2 Responses

  1. Stephanie Giorlando

    Beloved priests…
    Thank you for this ministry…I read the Sacred Liturgy daily, now on my cell phone, and look to your daily spiritual reflections…
    I’m writing to you because there have consistently been editing errors in your writing which detract greatly from the impact and power of these reflections…
    Thank you for your attention…Stephanie
    (I would be happy and honored to review the pieces before they appear on line…)

  2. Fr Pat Rogers

    Hi Stephanie,

    Sincere thanks for taking time to email the ACP, and for your interest in our homily-resources section. In the email you mention “editing errors in your writing” — and I’ve no doubt that there are, at times at least . It’s a large undertaking for this one person (a 75-year-old priest).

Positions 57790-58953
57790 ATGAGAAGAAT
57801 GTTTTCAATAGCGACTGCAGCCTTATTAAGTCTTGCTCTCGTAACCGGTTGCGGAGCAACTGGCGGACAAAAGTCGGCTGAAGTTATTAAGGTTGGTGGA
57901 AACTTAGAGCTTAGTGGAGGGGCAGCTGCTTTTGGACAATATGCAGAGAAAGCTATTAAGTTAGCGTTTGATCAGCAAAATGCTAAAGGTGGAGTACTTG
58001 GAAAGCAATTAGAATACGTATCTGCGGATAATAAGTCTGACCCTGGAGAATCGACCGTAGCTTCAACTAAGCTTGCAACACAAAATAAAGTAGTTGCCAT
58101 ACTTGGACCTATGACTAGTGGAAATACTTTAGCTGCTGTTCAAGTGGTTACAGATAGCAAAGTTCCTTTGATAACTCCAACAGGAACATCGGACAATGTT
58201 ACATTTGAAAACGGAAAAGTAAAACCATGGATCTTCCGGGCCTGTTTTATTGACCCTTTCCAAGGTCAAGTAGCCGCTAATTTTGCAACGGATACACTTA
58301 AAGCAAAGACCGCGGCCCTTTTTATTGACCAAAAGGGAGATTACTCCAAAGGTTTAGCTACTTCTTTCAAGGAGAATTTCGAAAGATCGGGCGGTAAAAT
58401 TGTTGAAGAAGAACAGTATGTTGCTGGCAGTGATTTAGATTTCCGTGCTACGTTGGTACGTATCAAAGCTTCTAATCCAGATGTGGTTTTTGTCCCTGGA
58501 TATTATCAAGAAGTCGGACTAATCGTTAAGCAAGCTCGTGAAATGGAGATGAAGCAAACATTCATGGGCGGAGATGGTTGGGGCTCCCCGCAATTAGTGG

You have also very kindly offered “to review the pieces before they appear on line.” As an alternative suggestion, would you care to read the upcoming posts in this section, and whenever you find significant errors, typos etc, to notify me asap, so that I can correct the online text in good time.

    My practice, which I’ll continue as long as I’m able, is to upload a month’s supply of this liturgical material (Readings and homily ideas) at the start of each month. (For example, on Aug.1st, I’ll upload all that I’ve prepared for next month.) This allows any of our readers to add their own thoughts, comments etc to any of the upcoming posts. It would also facilitate your kind offer to review upcoming pieces before they appear online on our mainpage. You could copy the post or paragraph you feel needs editing, and highlight the erroneous text and email it to me. This could be a valuable service indeed.

    The categories “Sunday Resources” and “Weekday-Resources” contain all my posts. See the month’s Calendar on our mainpage, to check the upcoming posts for the remainder of that month. If any date is coloured yellow, click it for a link to the post for that date. If any date is still white there has not yet had any material uploaded for that date.

    I look forward to hearing from you about improvements to the “Sunday Resources” for August, that are already online.

    best wishes
    Fr Pat Rogers